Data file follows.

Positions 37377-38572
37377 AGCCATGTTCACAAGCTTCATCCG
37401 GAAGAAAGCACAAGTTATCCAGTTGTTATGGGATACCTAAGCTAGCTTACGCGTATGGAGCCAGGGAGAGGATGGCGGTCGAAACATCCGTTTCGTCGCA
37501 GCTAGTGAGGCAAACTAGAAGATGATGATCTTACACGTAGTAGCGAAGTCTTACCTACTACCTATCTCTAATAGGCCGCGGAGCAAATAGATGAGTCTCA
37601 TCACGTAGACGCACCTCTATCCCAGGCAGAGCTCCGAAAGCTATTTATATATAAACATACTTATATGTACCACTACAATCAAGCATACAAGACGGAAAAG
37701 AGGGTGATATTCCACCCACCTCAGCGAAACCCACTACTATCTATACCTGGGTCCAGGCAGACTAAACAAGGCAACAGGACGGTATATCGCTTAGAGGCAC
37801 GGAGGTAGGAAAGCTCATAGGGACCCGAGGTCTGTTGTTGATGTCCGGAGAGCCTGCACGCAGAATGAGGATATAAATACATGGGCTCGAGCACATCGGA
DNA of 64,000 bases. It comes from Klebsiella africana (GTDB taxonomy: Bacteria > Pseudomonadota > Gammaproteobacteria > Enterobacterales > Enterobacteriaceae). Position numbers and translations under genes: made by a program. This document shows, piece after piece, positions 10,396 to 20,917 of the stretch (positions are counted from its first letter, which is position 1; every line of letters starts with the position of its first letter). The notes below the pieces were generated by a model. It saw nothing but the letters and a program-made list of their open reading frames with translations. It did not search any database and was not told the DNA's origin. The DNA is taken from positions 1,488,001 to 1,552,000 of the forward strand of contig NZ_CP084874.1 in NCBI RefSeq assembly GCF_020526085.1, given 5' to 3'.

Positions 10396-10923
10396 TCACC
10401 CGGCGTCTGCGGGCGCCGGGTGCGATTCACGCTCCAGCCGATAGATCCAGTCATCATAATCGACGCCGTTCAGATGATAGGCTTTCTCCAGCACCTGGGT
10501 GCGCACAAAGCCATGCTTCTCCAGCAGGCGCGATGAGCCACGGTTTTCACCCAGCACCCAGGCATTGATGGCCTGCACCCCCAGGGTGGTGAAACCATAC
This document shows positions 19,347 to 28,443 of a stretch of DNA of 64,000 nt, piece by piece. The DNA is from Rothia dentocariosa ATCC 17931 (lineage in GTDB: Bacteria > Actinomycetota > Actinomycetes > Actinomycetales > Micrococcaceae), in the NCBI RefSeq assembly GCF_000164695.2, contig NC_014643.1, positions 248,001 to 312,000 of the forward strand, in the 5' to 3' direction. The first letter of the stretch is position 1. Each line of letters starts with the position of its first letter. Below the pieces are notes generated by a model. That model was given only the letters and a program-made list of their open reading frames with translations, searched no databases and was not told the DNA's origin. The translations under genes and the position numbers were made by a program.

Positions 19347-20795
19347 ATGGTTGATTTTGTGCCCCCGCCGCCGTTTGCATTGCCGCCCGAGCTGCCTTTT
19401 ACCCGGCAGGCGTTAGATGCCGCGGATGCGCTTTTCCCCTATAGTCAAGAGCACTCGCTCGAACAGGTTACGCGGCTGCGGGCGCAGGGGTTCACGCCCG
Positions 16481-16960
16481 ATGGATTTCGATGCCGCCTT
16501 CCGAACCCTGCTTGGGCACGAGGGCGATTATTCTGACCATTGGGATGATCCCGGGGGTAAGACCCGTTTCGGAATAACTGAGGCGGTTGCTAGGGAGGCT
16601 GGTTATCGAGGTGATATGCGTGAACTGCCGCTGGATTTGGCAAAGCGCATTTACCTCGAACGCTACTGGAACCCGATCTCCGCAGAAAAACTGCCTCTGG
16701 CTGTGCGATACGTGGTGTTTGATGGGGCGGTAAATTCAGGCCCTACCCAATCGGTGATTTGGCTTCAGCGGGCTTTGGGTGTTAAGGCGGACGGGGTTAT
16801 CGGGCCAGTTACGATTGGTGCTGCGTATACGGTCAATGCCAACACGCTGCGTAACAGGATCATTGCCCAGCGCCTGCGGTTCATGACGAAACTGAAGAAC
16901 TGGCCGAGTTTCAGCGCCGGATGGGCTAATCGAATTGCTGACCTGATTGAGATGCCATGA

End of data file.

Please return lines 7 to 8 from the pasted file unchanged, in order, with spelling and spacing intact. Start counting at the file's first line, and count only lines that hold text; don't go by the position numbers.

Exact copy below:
37801 GGAGGTAGGAAAGCTCATAGGGACCCGAGGTCTGTTGTTGATGTCCGGAGAGCCTGCACGCAGAATGAGGATATAAATACATGGGCTCGAGCACATCGGA
DNA of 64,000 bases. It comes from Klebsiella africana (GTDB taxonomy: Bacteria > Pseudomonadota > Gammaproteobacteria > Enterobacterales > Enterobacteriaceae). Position numbers and translations under genes: made by a program. This document shows, piece after piece, positions 10,396 to 20,917 of the stretch (positions are counted from its first letter, which is position 1; every line of letters starts with the position of its first letter). The notes below the pieces were generated by a model. It saw nothing but the letters and a program-made list of their open reading frames with translations. It did not search any database and was not told the DNA's origin. The DNA is taken from positions 1,488,001 to 1,552,000 of the forward strand of contig NZ_CP084874.1 in NCBI RefSeq assembly GCF_020526085.1, given 5' to 3'.